Con Rule #3: Sometimes people get a little physical at cons, with hugs and so forth. That’s perfectly fine so long as there’s consent. That enthusiastic Shanks and the scene re-creating Keimi both asked for permission and I gave it. If you want to touch a cosplayer then just ask. If they’re comfortable with it, they’ll say yes. If they aren’t, they’ll say no and you respect that. That applies to both their bodies and their costumes. It also applies to taking photos. You don’t need to ask to take pictures of the crowd but you do if the picture will be of an individual.
Our last day of the con was the 30th. Mad Maddox dressed as Urahara (Bleach) and girlpuck and I wore our civvies. It was more photos, some panels and just good times. That night, we had a pizza delivered to our hotel room. I took far too much pleasure in that but I had never had food delivered to a hotel room before. We stayed in Toronto for a few more days as only girlpuck had been there before. We moved to a more downtown hotel, did tourist things and had a time of it. If you are planning to travel a fair distance for a con, stay for a while if you’re able. It is good to experience the local community.
Finally, some other con rules:
Rule #4: Bring snacks. You might not get a chance to eat a proper meal if there’s a lot going on. Also, convention hall food/hotel food is crazy expensive. This I learnt by starving.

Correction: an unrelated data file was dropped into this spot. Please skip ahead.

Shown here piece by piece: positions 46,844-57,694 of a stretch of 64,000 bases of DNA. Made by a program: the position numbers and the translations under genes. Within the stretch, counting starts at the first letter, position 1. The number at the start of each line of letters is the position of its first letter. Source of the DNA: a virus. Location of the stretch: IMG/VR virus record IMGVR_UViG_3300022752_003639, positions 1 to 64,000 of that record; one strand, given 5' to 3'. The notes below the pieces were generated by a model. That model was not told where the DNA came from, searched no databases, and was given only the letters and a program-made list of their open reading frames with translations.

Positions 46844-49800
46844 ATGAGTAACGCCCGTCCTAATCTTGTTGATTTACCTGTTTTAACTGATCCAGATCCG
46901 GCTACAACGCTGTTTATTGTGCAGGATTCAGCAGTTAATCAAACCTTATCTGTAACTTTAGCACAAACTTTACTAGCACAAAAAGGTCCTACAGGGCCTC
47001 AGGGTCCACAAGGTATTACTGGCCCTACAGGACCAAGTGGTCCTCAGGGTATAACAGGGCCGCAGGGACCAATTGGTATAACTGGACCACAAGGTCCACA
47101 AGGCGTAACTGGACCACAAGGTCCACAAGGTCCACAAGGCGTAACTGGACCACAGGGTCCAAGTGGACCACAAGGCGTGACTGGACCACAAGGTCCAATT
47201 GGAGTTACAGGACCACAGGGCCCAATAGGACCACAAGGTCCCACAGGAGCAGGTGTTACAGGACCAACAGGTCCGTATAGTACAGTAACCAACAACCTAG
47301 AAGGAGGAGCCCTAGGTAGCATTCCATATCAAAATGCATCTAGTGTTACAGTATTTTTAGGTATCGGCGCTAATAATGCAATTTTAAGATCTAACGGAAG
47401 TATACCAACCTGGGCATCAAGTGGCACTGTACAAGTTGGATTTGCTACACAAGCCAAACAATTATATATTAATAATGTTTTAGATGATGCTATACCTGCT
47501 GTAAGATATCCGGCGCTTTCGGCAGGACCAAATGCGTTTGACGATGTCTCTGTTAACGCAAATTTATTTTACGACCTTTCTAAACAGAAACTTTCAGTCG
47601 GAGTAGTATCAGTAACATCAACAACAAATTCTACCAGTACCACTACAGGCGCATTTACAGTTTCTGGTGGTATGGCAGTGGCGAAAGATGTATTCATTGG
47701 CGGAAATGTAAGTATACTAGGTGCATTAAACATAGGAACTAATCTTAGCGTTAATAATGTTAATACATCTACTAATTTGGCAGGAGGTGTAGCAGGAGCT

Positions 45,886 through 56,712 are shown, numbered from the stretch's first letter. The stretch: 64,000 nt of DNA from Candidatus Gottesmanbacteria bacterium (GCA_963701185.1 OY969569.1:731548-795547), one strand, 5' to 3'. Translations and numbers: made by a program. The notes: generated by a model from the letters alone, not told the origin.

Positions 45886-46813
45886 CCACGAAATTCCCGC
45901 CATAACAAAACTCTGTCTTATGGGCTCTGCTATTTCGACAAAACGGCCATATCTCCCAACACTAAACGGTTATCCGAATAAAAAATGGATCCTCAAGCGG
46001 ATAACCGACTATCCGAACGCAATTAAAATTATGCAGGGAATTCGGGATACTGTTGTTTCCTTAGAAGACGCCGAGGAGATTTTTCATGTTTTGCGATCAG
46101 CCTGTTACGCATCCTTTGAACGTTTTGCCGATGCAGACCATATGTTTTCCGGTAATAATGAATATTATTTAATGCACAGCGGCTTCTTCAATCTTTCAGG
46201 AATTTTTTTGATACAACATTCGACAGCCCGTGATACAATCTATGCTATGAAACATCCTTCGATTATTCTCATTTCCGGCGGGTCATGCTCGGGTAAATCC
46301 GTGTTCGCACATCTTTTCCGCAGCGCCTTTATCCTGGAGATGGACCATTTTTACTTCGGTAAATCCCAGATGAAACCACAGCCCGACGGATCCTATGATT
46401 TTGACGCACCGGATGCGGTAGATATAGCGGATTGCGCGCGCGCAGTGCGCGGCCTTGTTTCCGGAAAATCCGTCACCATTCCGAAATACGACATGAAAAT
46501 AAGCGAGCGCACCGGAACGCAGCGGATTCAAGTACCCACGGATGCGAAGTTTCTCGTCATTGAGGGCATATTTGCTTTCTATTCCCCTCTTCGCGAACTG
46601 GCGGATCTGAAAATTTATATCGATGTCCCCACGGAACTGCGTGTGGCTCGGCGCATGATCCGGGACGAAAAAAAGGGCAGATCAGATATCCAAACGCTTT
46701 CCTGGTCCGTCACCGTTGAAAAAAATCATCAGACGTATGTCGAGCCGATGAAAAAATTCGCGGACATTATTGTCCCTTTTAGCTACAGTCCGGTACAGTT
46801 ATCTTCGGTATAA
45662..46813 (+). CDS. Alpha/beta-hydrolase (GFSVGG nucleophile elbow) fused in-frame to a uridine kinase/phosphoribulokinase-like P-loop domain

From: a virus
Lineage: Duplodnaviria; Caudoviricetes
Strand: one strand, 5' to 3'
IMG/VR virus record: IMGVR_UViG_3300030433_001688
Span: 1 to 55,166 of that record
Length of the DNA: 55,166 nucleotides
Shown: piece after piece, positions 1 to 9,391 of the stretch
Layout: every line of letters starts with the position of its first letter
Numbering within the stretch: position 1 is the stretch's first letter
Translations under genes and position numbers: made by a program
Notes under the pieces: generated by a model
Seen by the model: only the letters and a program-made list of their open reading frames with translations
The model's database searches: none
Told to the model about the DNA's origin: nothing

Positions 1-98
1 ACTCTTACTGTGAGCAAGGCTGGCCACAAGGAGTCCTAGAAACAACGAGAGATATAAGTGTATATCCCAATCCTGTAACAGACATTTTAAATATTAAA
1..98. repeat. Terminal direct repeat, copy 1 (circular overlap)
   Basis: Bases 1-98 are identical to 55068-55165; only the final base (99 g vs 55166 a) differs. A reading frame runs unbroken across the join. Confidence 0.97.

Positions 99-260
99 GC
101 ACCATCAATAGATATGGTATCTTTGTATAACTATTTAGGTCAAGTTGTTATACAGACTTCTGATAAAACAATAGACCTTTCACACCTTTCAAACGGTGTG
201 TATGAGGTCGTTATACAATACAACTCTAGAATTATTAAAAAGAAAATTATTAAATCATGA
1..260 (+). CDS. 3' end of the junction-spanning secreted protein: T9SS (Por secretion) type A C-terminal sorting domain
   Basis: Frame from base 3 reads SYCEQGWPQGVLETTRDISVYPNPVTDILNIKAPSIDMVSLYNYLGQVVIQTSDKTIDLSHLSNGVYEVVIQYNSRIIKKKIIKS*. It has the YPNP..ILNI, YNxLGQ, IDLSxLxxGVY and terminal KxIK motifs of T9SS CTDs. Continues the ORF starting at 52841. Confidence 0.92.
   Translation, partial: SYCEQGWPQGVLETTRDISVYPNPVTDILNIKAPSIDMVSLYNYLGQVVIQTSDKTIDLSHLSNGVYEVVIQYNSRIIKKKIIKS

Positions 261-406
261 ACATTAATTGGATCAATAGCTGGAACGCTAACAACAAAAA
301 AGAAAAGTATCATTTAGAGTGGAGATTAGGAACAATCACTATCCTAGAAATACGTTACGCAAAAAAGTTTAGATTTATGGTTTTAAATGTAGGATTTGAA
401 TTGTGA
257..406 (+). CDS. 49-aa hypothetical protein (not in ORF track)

Rule #5: This one is for the girls. Bring your feminine hygiene products. Older girls and women know this well as do experienced cosplayers. But younger girls, new to both menstruation and cosplay, may not realise that periods in cosplay is not easy. Have your products on you and have a rough idea of where the bathrooms are. It’s especially important to be on top of this aspect of hygiene because it can be difficult to stay fresh at a crowded, hot con in costume. You sweat, a lot. So it’s nice to be extra fresh elsewhere.
Rule #6: That freshness talk above? Also applies to everyone’s hygiene routine. I believe everyone likes to be clean and generally avoid B.O. But nothing can prepare you for your first big con. Shower every day. A good shower after being on your feet all day, costume or no costume, can be revitalizing.
Rule #7: Pace yourself. Cons are so much fun. But they are also exhausting. Sometimes, you just need to sit down with your bottle of water, out of the way, and kick off your shoes.
The girls and I had so much fun at Anime North that we were hooked. I think we were still in Toronto when we decided to try for Fan Expo Toronto in 2011.
If you’ve read all this, you’re amazing. Thank you. And please, feel free to add to my con rules or add your own stories in the comments section.